Up to 250,000 refugees residing in Yemeni camps have become targets of deadly attacks as the mounting civilian death toll proves serious violation of the law of war, Human Rights Watch said
Amid the Saudi-led campaign of heavy airstrikes on Houthi rebels, more than 250,000 refugees in Yemen were caught up in the ongoing conflict, becoming victims of war. With the civilian death toll on the rise due to attacks on refugee camps, various international human rights organizations have called for more attention to the humanitarian crisis in the country. "The deaths of so many civilians in a camp with no apparent military target heighten concerns about laws-of-war violations," said Joe Stork, Middle East and North Africa Deputy Director at Human Rights Watch. "All sides in Yemen's conflict need to do what they can to avoid harming civilians," he added.
The bombardment that hit a displaced persons camp in northern Yemen, leaving at least 40 civilians dead, was severely condemned by the international community, saying that the attacks on refugee camps were a violation of law of wars. The al-Mazraq camp located close to the Saudi Arabian border houses approximately 5,000 people in crude tents. The camp also suffers high rate of food insecurity. Who carried out the attack is as yet unknown. Both sides accused each other of targeting refugee camp. Yemen's foreign minister blamed Houthi rebels.
"People in al-Mazraq camp have been living in very harsh conditions since 2009, and now they have suffered the consequences of an airstrike on the camp," Doctors Without Borders (MSF) said.
"After this week's event, the situation has only worsened for those already suffering through a severe, humanitarian crisis. The international community must not abandon the people of Yemen during the most critical moments the country has seen in a long time," Jan Egeland, Secretary General of the Norwegian Refugee Council, condemning Monday's attack on refugee camps.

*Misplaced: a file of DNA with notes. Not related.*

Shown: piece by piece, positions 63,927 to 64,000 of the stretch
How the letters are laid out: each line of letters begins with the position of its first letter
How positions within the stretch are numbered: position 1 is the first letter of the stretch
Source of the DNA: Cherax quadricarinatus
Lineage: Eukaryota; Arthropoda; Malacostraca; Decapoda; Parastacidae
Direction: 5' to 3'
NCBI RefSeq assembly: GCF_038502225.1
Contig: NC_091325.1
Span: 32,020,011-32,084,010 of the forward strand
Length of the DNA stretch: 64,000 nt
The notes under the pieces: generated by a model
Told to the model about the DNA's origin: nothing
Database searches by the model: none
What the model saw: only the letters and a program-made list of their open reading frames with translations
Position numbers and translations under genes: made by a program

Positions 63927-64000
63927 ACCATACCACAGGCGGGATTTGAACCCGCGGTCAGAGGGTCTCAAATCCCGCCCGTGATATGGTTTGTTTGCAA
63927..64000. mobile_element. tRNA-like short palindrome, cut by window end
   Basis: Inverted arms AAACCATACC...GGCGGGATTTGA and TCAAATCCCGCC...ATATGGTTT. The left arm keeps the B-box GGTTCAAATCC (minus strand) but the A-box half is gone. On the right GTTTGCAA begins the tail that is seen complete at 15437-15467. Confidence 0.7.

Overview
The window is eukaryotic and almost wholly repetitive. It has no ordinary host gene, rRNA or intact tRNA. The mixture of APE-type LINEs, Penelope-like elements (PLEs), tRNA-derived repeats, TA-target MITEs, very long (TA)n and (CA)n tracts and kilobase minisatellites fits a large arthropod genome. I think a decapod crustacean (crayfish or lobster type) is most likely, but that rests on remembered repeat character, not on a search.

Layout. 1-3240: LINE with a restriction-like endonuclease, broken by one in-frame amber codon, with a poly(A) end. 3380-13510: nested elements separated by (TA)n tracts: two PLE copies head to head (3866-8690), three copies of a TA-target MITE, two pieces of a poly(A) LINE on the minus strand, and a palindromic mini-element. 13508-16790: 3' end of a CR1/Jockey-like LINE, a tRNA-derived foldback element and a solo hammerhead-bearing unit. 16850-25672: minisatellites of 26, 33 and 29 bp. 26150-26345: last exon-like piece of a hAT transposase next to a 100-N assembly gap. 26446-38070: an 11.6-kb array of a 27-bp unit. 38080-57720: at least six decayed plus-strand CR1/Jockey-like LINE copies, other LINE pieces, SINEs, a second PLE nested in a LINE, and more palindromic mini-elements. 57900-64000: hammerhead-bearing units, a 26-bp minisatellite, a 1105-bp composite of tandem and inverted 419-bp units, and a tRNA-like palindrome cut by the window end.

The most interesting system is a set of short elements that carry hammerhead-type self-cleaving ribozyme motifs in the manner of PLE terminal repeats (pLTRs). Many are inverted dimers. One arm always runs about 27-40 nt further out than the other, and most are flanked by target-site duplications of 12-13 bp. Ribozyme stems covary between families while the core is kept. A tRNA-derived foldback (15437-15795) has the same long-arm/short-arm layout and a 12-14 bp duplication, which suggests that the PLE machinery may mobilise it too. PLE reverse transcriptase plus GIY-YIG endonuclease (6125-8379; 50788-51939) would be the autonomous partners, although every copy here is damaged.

"While the international focus is on military events, the fighting parties, and the political implications, the consequences for the civilian populations are largely ignored," he added.
Yemen is suffering from a growing refugee crisis, hosting over 1 million refugees and migrants coming mostly from conflict-hit areas in Africa. There are around 250,000 refugees and 10,000 asylum seekers from Ethiopia, Somalia and Syria, according to the U.N. refugee agency. In addition, the deepening insecurity and violence have contributed to the internal displacement of many Yemenis. There are at least 330,000 internally displaced people (IDP) residing within the country, according to the U.N. figures released in July 2014. Since then, the numbers of new arrivals to Yemen's coast steadily grew as September 2014 became the largest single month on record with 12,768 new arrivals.
Yemen, due to its proximity to the Horn of Africa and the migratory routes to Saudi Arabia and beyond, has been the most attractive transit route for many seeking a better life. The majority of refugees have come from Ethiopia since 2008, as the number of Ethiopians taking refuge in Yemen hit more than 210,000 over the last two years. Somalis made up the second largest refugee group. In addition to the "arbitrary arrest and detention, forced returns as well as physical and sexual violence, often at the mercy of unscrupulous traffickers," the increased fighting around refugee camps has made them more vulnerable than ever.
As fighting spreads across the country, the Saudi-led U.S.-backed alliance continues to pound Houthi targets as part of Operation Decisive Storm that launched on March 26 to halt the Houthis advance. Saudi-war planes hit Aden International Airport in southern Yemen on Friday after the rebels quit the presidential palace. In addition to airstrikes, the Saudi-led coalition is considering an imminent ground invasion to push back the Houthis.
The capital Sanaa has been under Houthi rebel control since September last year. Since then, Iran-allied Shiite Houthis has made significant gains while taking northern Yemen under control. They have been expanding their territory, clashing with President Hadi loyalists, local tribes and radical groups including al-Qaida on the Arabian Peninsula (AQAP) which also poses a significant security threat to the country's political stability.
The country has long suffered from political instability and insecurity due to threats posed by various militant groups. Since former President Ali Abdullah Saleh stepped down in 2012, ending his 33-year rule, the country has been in a state of constant turmoil. In addition to clashes between government forces and Houthi militants, the rival militant groups, al-Qaida and the Houthi rebels, have fought a bloody battle to gain control over several places.